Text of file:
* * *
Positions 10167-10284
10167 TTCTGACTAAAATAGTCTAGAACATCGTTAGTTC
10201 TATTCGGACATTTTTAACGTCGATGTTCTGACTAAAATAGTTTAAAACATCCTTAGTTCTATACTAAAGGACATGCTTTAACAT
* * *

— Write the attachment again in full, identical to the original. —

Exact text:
Positions 10167-10284
10167 TTCTGACTAAAATAGTCTAGAACATCGTTAGTTC
10201 TATTCGGACATTTTTAACGTCGATGTTCTGACTAAAATAGTTTAAAACATCCTTAGTTCTATACTAAAGGACATGCTTTAACAT